As everyone from giant corporations to celebrities embrace the cryptocurrency phenomenon known as NFT, political candidates are now getting in on the act – but some experts say transparency issues could affect their use in as a political fundraising tool.
Non-fungible tokens – digital assets that cannot be replicated and can be used to represent real-world objects – are slowly creeping into the political world, with a few candidates already using them to raise thousands of dollars.
“NFTs are bringing more people into our fold, into our movement,” said Max Rymer, digital consultant for Minnesota Republican gubernatorial candidate Dr. Scott Jensen.
Jensen’s campaign saw an opportunity for NFTs to be an inexpensive way for people to engage with their candidate and receive something of value in return for their donations, Rymer told ABC News.
Through the sale of NFT, “we’ve added 2,500 new people who are going to support our campaign going forward,” Rymer said.
Blake Masters, Republican candidate for the US Senate in Arizona, also embraces NFTs.
“I was thinking of creative ways to raise funds and I thought of NFTs because [they] can give people a sense of belonging,” said Masters, who also co-authored “Zero to One,” a best-selling business book published in 2014.
So Masters sold his followers limited-edition NFTs depicting his book cover — and raised nearly $575,000.
Like collectible artwork and rare baseball cards, the value of an NFT derives from its uniqueness – in this case, a unique digital token in a distributed database known as a blockchain. Digital tokens are stored on the blockchain via a digital wallet and can be held as an asset – as digital memories – or sold and traded for investment purposes.
Many NFTs also offer real perks and exclusive access to events, making them attractive as campaign offers.
For example, for those who purchased Masters’ digital tokens, benefits included receiving a signed copy of his book and the opportunity to meet him and his co-author, tech billionaire Peter Thiel, who helped to develop the NFT collection.
“We will at least have a party for the token holders,” Masters told ABC News. “It’s like Willy Wonka’s golden ticket.”
This kind of involvement makes NFTs a good way to help contestants build a community of supporters, said Joseph Argiro, CEO of Iron Key Capital, a digital asset hedge fund.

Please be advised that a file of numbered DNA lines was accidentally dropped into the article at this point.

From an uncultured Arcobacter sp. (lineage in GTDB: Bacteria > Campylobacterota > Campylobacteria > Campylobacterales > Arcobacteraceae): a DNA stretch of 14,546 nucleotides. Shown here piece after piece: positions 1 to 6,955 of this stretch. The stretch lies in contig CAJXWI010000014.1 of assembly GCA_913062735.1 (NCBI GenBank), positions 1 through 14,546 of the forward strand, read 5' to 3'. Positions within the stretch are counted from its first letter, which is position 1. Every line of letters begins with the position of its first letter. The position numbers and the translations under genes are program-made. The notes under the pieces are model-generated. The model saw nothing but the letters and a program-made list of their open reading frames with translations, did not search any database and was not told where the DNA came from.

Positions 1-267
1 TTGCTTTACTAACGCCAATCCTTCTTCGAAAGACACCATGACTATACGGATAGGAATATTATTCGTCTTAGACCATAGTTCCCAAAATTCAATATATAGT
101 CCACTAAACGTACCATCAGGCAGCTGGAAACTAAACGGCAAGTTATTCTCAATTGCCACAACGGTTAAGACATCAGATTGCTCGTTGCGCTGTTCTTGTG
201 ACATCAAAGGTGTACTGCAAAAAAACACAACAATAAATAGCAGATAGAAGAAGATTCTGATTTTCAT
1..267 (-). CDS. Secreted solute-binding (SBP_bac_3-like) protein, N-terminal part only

“[NFTs] are probably a better way than just accepting donations because they are more of a symbolic representation of your beliefs,” Argiro said.
For those who purchased from her initial NFT collection, former first lady Melania Trump offered an audio recording with a “message of hope.” Some of the proceeds from her collection, which was released last month, supported her Be Best initiative, a campaign focused on children’s issues and the fight against cyberbullying.
“What you’re trying to tap into with NFTs is a sense of partisanship around a common cause,” said Joshua White, an assistant professor of finance at Vanderbilt University. “And so NFTs can create a community where there’s this positive feedback loop.”
In the case of the Senate Masters campaign, White said, NFTs could attract younger voters who have never voted Republican but want a younger, more tech-savvy candidate to represent them.
NFTs have also been a breath of fresh air for political campaigns and fundraisers looking for a new way to appeal to grassroots supporters, said Brian Forde, co-founder of the fundraising platform in Numero line, which is working to launch a new NFT fundraising platform. for Democratic campaigns called electables.com.
“We have launched surveys with over 14,000 local donors and a few things stand out: one, they are tired of hyperbolic emails, two, they want to be recognized and connect with other local supporters of this campaign “, said Forde. . “So with NFTs, elected officials allow them to connect with other grassroots supporters and be recognized for their contribution.”